US existing-home sales jumped to 13-year high before virus
Sales of previously owned U.S. homes surged in February to the fastest pace in 13 years, highlighting a flurry of activity in the housing market before the economic repercussions of the coronavirus.
Contract closings jumped 6.5% from the prior month to a 5.77 million annual rate, according to National Association of Realtors data released Friday. The pace exceeded all forecasts in a Bloomberg survey of economists. The median estimate was 5.51 million.
While robust hiring, steady wage gains and low mortgage rates combined to power the housing market last month, the novel coronavirus will undoubtedly spoil that progress. Job losses have become widespread as more businesses shutter and social distancing efforts will diminish homebuyer interest.
The median sales price increased 8% in February from a year earlier to $270,100 as housing inventory declined on the heels of steady demand.
Sales climbed 18.9% in the West to an annualized 1.26 million units and advanced 7.2% in the South, the nation’s largest region, to 2.52 million.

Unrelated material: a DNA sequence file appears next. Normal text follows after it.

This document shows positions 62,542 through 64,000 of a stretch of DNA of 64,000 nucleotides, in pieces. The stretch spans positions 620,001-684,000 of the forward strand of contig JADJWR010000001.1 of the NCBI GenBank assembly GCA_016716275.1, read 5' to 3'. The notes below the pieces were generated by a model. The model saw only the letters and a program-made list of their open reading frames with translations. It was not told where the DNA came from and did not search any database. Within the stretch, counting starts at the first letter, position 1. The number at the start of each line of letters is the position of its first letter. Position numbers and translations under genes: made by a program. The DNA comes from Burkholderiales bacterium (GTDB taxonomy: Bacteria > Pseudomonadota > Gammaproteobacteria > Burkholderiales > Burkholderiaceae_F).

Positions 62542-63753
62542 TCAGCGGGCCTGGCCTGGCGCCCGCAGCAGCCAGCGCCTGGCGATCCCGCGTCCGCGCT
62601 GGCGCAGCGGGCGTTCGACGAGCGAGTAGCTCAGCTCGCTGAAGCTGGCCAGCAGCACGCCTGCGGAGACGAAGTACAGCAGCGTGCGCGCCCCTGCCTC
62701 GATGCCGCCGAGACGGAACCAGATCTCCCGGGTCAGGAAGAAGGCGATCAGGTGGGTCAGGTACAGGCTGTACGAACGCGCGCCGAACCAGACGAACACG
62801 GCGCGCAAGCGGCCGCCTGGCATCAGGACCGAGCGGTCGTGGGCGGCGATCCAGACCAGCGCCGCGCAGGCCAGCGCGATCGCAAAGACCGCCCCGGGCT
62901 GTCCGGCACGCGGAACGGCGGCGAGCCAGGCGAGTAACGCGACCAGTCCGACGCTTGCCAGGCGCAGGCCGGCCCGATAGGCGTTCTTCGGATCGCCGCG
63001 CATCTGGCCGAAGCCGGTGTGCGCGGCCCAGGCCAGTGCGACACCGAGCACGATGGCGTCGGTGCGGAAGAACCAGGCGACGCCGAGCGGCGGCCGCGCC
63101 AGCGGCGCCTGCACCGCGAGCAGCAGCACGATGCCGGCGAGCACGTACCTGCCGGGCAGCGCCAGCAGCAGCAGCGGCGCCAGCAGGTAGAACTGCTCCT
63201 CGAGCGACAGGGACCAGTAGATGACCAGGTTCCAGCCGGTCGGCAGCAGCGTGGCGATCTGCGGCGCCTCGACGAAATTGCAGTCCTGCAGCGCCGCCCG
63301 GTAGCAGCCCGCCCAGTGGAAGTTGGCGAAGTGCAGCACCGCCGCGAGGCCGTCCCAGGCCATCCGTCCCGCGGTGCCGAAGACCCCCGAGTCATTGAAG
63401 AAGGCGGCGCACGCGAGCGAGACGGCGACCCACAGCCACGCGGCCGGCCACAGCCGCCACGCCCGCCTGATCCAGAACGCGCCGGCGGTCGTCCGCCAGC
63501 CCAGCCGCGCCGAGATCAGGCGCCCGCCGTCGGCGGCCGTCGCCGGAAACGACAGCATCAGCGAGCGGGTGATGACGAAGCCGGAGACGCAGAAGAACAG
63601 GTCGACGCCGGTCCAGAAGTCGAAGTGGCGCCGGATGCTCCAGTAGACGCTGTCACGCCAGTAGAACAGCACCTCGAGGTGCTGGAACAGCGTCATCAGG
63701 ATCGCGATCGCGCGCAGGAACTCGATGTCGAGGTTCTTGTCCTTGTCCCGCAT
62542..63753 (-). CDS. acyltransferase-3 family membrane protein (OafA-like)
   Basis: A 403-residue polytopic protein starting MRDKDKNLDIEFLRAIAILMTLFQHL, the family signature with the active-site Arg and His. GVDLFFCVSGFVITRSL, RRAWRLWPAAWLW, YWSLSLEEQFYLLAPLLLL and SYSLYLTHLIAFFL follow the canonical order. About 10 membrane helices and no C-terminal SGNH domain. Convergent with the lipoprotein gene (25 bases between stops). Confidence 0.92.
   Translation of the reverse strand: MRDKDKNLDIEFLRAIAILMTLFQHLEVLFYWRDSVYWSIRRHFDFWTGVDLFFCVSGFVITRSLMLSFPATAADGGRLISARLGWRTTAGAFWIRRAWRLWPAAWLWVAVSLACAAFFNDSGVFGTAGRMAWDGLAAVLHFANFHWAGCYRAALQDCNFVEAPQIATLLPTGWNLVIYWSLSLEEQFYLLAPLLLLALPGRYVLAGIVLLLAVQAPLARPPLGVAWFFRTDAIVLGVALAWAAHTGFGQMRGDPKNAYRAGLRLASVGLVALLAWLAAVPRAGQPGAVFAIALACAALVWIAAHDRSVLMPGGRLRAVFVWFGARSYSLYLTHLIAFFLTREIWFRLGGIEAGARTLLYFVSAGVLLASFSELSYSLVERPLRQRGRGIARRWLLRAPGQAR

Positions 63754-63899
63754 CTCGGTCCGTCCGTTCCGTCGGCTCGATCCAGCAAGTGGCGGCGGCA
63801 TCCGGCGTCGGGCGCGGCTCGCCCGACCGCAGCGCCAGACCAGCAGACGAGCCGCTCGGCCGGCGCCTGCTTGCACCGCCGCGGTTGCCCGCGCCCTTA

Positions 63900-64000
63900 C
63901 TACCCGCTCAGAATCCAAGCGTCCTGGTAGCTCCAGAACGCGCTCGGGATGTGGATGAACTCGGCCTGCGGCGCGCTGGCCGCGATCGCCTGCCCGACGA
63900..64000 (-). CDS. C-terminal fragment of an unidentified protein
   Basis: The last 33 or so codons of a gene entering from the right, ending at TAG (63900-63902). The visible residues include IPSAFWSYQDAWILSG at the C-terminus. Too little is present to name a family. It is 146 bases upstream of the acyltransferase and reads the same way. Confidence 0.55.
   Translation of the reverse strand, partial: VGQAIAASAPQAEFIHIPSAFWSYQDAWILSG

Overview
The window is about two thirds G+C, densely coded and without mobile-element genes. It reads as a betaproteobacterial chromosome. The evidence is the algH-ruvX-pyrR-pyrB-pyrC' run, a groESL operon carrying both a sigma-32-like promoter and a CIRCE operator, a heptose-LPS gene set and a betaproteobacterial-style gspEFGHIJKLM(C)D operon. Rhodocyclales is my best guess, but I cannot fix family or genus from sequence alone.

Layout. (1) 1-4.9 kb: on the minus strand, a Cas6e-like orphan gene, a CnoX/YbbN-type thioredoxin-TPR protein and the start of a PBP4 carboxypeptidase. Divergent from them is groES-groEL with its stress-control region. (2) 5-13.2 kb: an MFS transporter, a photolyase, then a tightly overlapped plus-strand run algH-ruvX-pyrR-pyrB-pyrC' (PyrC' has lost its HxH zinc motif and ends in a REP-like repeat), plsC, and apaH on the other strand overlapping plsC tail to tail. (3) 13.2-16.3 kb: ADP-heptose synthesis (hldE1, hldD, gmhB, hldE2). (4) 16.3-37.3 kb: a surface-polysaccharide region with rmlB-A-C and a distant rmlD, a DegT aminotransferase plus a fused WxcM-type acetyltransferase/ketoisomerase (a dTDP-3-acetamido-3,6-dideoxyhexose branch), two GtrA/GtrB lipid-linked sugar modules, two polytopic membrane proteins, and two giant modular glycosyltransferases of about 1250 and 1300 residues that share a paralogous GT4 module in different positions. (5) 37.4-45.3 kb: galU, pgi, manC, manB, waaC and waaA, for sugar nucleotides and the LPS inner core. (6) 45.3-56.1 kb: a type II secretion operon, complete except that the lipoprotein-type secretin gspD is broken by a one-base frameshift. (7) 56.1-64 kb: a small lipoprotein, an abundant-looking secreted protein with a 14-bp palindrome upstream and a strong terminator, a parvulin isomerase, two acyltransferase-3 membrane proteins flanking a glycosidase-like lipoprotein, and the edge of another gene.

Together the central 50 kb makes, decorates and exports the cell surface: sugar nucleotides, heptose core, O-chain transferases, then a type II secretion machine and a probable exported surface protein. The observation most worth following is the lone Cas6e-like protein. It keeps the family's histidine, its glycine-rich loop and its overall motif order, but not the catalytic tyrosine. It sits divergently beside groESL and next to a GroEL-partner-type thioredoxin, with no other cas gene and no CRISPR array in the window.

Some 1.47 million homes were for sale last month, 9.8% fewer than a year earlier. At the current pace, it would take 3.1 months to sell all the homes on the market, near the lowest in more than two decades of data. Realtors see anything below five months of supply as a sign of a tight market.
“February is looking at the rear-view mirror,” Lawrence Yun, NAR’s chief economist, said on a call with reporters. So far in March, “we are seeing a decline in buyer traffic; some homes are actually getting delisted.”
Single-family home sales increased to a 5.17 million pace from 4.82 million.
Existing-home sales account for about 90% of U.S. housing and are calculated when a contract closes. New-home sales, which make up the remainder, are counted when contracts are signed and will be released Tuesday.